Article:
The Forest Grove Concours d 'Elegance returns for its 43rd year on Sunday, July 19, on the historic, tree-shaded campus of Pacific University in Forest Grove, OR. Keith Martin and Donald Osborne return as co-emcees. Alex Martin-Banzer will serve as a concours judge. All three will participate in Saturday's Tour Read More
  • Du Pont Collection Joins "Preserving the Automobile" Auction +

    Bonhams has consigned a private collection of original racing, experimental, hot rod and stock automobiles from the prominent American family du Pont — a name synonymous with a chemical empire, a luxury automobile manufacturer, and America's first motorcycle company. The property of Alexis "Lex" du Pont, son of motoring magnate E. Read More
  • 1
  • 2
  • 3
  • 4

Following a number of conversion attempts by various independent shops, Ferrari's rationale for not building an open TR became obvious: Chopping the roof created serious spatial and structural challenges



1986 ferrari testarossa spyder


The Testarossa was designed by Ferrari specifically for the U.S. market's strict safety and emissions rules. Its signature elements were a twelve-cylinder engine, arrayed in Boxer fashion, and a remarkable new body by Pininfarina, a clear departure from earlier designs for Ferrari coupes.

It's a shame that Ferrari and Pininfarina never offered a factory spyder version, as the lines are so clearly suited to an open car. It is not surprising, therefore, that several firms sought to fill the void with independent conversions.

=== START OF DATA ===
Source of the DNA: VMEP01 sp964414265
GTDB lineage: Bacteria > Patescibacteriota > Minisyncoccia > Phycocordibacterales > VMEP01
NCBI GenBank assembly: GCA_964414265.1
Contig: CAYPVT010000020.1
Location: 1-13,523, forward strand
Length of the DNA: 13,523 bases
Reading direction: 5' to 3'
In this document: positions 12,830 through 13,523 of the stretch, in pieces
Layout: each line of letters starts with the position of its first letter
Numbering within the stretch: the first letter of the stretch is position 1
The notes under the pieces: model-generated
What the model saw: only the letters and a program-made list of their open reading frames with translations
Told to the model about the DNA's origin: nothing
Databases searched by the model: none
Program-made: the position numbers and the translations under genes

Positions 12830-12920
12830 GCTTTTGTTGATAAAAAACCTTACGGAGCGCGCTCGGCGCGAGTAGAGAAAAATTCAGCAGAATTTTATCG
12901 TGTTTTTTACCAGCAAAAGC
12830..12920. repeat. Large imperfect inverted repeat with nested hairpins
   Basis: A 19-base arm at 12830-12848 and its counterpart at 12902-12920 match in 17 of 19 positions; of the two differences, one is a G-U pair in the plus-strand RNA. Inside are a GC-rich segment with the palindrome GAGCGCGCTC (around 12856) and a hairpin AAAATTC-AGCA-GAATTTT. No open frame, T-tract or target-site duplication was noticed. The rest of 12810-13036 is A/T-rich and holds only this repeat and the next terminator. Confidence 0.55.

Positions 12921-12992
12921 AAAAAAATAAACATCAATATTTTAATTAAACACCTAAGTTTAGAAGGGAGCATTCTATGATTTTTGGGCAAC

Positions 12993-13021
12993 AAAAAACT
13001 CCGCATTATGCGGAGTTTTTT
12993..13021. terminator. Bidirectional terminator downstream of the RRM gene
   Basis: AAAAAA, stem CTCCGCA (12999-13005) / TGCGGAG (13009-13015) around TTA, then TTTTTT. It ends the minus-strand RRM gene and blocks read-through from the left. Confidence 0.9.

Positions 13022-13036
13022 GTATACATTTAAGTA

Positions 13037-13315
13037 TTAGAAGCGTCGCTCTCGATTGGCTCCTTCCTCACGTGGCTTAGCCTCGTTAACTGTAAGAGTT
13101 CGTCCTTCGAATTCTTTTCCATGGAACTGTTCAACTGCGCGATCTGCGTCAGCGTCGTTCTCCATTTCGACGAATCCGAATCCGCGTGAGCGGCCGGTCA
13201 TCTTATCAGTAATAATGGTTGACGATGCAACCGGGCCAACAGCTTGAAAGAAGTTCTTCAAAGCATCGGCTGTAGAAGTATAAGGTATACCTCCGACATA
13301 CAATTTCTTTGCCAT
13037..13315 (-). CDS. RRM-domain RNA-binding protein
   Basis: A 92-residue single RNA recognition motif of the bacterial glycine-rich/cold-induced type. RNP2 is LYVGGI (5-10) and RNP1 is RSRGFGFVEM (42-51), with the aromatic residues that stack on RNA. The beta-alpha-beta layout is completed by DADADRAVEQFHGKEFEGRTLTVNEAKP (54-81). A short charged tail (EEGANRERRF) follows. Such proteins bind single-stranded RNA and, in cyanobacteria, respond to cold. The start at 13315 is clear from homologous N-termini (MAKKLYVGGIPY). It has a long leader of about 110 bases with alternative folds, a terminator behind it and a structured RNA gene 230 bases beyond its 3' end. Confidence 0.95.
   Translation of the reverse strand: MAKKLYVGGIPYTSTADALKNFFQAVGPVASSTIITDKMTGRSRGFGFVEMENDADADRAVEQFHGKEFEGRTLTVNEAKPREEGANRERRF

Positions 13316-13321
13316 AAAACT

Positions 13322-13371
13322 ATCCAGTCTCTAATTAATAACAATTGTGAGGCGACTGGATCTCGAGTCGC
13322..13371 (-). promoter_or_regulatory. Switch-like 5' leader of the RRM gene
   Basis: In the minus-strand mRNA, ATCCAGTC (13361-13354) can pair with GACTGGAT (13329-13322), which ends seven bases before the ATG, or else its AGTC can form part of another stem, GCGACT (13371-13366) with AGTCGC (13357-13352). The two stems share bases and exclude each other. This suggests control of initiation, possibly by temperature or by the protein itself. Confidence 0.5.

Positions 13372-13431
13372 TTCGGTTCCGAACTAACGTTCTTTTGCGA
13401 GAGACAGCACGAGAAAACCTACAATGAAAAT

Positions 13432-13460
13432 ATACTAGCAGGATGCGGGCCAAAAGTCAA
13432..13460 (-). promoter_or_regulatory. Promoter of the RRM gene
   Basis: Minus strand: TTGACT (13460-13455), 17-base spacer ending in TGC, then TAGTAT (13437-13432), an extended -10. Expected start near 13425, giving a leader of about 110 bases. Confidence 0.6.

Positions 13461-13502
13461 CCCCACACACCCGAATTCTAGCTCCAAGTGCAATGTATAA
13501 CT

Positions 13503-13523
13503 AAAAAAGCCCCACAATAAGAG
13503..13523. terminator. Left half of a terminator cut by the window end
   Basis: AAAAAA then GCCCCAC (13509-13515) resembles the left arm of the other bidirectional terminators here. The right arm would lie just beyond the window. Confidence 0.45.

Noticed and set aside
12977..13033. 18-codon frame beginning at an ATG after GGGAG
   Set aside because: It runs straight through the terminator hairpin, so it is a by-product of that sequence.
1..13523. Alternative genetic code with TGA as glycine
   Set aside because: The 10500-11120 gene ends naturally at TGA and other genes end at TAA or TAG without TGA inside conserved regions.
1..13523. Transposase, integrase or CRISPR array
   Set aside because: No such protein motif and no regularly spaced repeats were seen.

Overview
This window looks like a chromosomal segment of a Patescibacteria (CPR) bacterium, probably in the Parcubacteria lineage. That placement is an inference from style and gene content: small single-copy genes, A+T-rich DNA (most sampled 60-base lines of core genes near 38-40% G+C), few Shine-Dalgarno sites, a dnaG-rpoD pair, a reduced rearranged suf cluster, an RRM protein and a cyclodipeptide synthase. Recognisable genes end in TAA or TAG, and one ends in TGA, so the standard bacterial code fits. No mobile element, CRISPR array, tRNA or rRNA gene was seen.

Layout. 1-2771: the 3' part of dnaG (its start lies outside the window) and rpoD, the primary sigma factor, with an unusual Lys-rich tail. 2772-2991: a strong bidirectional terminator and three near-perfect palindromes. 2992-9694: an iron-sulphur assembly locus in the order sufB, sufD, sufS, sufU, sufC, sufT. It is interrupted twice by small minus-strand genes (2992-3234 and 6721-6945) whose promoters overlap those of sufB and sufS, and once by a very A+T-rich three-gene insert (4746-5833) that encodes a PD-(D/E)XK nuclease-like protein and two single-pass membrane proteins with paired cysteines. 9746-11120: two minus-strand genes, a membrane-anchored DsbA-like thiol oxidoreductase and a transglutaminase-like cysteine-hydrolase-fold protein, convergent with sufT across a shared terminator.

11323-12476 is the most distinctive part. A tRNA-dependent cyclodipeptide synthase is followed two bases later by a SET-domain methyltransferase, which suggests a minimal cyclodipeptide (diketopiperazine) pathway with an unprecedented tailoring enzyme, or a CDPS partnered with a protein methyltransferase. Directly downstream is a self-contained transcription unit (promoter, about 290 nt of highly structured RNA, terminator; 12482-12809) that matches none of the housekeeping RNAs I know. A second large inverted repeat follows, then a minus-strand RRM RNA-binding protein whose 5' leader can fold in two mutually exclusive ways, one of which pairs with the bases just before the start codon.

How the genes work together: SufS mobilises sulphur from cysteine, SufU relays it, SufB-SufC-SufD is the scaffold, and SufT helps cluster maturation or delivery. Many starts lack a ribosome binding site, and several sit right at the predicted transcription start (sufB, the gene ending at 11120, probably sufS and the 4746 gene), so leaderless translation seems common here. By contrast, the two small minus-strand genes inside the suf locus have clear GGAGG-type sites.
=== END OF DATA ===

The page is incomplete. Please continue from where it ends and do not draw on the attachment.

The 1986 Spyder on offer here was built by the Richard Straman Company. Finished in Ferrari's traditional Rossa Corsa and trimmed with black hides, this stunning cabriolet conversion has been meticulously cared for since new. Now with only its second owner, it has seen less than 10,000 miles and is in outstanding condition.

{analysis}{auto}130{/auto} This 1986 Testarossa Spyder sold for $67,650 at RM's Phoenix auction, held on January 23, 2004.

The end of an era for Ferrari in the United States came in 1974, when it was unable to get its 12-cylinder products to meet stringent safety and emissions regulations. Ferrari quit importing the twelves, and it was eleven years before the firm came up with the right 12-cylinder car to re-enter the U.S. market. When Ferrari did, the Testarossa was a winner.

It exploded onto the market, emptying billfolds like a trip to Walt Disney World. Introduced at nearly $100,000 a copy, at the time it was one of the most expensive cars ever produced. Despite the high price, dealers sold out multi-year allocations in a matter of months. During its six-year run, Ferrari produced 7,200 examples, more cars than were produced in the company's first 21 years of business, and the highest production number of any single Ferrari to date.